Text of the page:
Palahnuk, and a majority of the construction team, are just coming off of a successful $70 million project that also required accelerated bridge construction techniques, and in fact they completed the project early, so this team has experience working under pressure and has proven that they have what it takes to lead an entire project team through the successful completion of an accelerated project.   Because of the schedule demands, Archer Western is working simultaneously from one end of the project to the other in order to beat the milestones that have been established.  In addition to a larger workforce and extended work hours, this has created additional opportunities for DBE subcontractors that are being engaged to supplement the Archer Western workforce.


Though the project requires fast paced construction to meet the deadlines VDOT is demanding, safety still comes first.  “Safety is very important; we take it as the first responsibility.  We have a very vigorous safety program that we follow every day.  It was tailored for the job site and includes our subcontractors and anyone who works out on the job,” says Palahnuk.



The Walsh Group, being one of the largest construction companies in the country, uses modern technology on all of their projects.  As an example, one of the interesting devices that VDOT has asked Archer Western to use on the I-395 project is Utility Locator Balls. 


These are cutting edge technology devices that are dropped into a pipe trench above an underground utility.  Once the utility trench is backfilled and surface restoration is complete, the balls have the ability to communicate to a computer above ground and send info regarding the underlying utility.  This includes how many feet down it is, what utility it is, and what type of pipe it is.  All guesswork is removed, thus making future identification of utilities below ground convenient, safe, and reliable.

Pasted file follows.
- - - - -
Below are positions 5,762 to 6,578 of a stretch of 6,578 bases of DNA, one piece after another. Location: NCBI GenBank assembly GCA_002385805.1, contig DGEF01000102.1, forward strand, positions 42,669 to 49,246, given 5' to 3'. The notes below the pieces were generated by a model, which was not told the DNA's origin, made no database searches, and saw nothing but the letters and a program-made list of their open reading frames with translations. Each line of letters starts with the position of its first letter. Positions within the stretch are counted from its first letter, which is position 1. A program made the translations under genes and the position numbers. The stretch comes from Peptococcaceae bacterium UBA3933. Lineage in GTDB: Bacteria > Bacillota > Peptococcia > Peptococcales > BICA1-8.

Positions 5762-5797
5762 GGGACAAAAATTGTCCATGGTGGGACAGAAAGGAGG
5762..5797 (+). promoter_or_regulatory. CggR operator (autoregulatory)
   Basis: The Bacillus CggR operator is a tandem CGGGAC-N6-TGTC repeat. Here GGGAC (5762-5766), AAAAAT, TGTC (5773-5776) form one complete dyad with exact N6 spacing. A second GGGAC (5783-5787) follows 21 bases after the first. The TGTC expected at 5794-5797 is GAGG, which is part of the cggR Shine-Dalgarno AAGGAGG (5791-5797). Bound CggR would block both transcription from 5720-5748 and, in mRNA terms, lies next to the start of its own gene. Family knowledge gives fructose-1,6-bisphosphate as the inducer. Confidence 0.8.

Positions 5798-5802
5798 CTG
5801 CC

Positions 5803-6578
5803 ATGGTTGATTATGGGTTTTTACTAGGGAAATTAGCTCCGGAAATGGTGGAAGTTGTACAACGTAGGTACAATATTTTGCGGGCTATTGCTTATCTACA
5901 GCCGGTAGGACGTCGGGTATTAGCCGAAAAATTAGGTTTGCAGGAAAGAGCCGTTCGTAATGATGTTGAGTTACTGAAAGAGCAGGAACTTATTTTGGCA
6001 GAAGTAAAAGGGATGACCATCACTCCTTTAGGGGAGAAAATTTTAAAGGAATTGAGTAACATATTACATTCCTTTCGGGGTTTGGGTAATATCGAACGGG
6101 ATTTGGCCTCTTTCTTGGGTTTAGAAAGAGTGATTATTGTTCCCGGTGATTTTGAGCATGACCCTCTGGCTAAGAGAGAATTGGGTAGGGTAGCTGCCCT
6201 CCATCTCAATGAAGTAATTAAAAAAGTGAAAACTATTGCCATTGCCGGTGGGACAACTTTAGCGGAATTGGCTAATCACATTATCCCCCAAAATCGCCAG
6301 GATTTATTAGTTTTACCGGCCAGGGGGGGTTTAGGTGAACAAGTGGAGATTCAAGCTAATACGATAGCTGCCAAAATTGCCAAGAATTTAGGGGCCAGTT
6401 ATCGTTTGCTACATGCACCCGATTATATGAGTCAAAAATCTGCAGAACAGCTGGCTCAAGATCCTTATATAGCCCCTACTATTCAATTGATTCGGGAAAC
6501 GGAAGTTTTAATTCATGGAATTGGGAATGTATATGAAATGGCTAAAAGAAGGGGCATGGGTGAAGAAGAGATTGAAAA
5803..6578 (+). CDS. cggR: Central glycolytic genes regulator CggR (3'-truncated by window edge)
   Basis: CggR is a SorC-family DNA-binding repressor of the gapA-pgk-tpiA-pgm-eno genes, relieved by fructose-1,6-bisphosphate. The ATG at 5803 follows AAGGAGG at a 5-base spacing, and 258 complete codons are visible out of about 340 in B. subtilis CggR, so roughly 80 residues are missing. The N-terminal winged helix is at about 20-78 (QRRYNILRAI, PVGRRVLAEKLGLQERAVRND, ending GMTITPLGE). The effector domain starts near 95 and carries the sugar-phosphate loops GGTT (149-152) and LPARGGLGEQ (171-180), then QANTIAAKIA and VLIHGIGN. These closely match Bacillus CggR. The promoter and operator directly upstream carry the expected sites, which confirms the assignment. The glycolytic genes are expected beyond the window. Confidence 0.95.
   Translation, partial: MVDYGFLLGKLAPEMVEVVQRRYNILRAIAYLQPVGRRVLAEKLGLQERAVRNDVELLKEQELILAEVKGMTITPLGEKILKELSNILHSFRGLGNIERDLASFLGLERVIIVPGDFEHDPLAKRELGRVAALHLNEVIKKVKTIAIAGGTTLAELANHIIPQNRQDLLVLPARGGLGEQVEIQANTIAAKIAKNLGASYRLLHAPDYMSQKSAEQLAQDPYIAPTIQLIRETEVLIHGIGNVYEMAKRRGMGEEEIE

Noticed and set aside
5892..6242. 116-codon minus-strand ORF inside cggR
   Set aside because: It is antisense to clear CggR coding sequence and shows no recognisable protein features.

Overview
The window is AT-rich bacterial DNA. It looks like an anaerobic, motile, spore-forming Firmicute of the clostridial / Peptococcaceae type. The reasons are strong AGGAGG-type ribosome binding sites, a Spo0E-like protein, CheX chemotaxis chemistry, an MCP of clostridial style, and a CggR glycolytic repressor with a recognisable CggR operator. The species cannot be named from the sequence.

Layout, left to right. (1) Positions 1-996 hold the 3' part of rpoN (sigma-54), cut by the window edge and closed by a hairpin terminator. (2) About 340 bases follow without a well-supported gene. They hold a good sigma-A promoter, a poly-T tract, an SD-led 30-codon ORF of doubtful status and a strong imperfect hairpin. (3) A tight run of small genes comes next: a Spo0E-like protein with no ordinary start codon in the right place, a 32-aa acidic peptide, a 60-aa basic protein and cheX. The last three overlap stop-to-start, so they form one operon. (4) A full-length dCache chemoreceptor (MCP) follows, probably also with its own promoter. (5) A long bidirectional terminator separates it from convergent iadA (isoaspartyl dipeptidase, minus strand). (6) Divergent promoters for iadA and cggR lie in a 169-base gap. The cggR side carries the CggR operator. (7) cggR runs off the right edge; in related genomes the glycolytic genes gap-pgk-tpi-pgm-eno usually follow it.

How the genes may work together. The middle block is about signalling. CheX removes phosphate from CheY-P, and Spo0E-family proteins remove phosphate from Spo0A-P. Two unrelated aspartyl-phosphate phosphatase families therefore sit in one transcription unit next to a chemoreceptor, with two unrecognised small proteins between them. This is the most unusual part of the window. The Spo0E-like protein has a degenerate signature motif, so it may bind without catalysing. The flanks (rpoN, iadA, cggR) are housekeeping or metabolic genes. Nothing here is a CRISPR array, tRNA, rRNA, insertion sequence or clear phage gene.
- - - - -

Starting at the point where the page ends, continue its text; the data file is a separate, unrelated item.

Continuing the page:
Community Impact and Influence

Though the construction for the I-395 project will take some time and require cooperation and patience from the surrounding community, Archer Western is doing everything they can to make it a smooth transition period while the construction work is underway.


“Our construction has not had a big impact on traffic because we were able to shift the three existing lanes to establish our work zone, while maintaining traffic on all three.  When we do have to take lanes on a short term basis we’re taking them at night in off-peak hours.  Because of these efforts, we’re really not interfering with the peak traffic flows at all,” says Quinlan.


Long term, with the new fourth lane of traffic there is naturally going to be increased traffic noise, therefore noise barrier walls were included in the scope of the project. As part of the design effort, Parsons analyzed the projected noise levels and presented possible noise barrier wall configurations in compliance with FHWA specifications.  Thereafter, a vote from the community resulted in the approval of noise barrier walls along three fourths of the widening.  In the area without noise wall, the adjacent residents selected to go with trees and landscaping as the sound barrier, rather than a wall.


VDOT and Archer Western were determined to be good neighbors and to keep the community happy with the project, which will clearly be a part of their lives for years to come. As an example, Quinlan explains, “Andy and his team recently met with residents from the adjacent neighborhood and presented them with the designs for the noise barriers and the landscaping and let them comment on and decide what they liked and didn’t like about the designs. The neighborhoods definitely had a say in the final presentation of the project.”


Overall the I-395 project is scheduled to be completed May of 2016 and is expected to provide improved traffic flow and upgraded pedestrian access in the area and Archer Western Construction anticipates that the project will be another successful one for its portfolio.

Brian Quinlan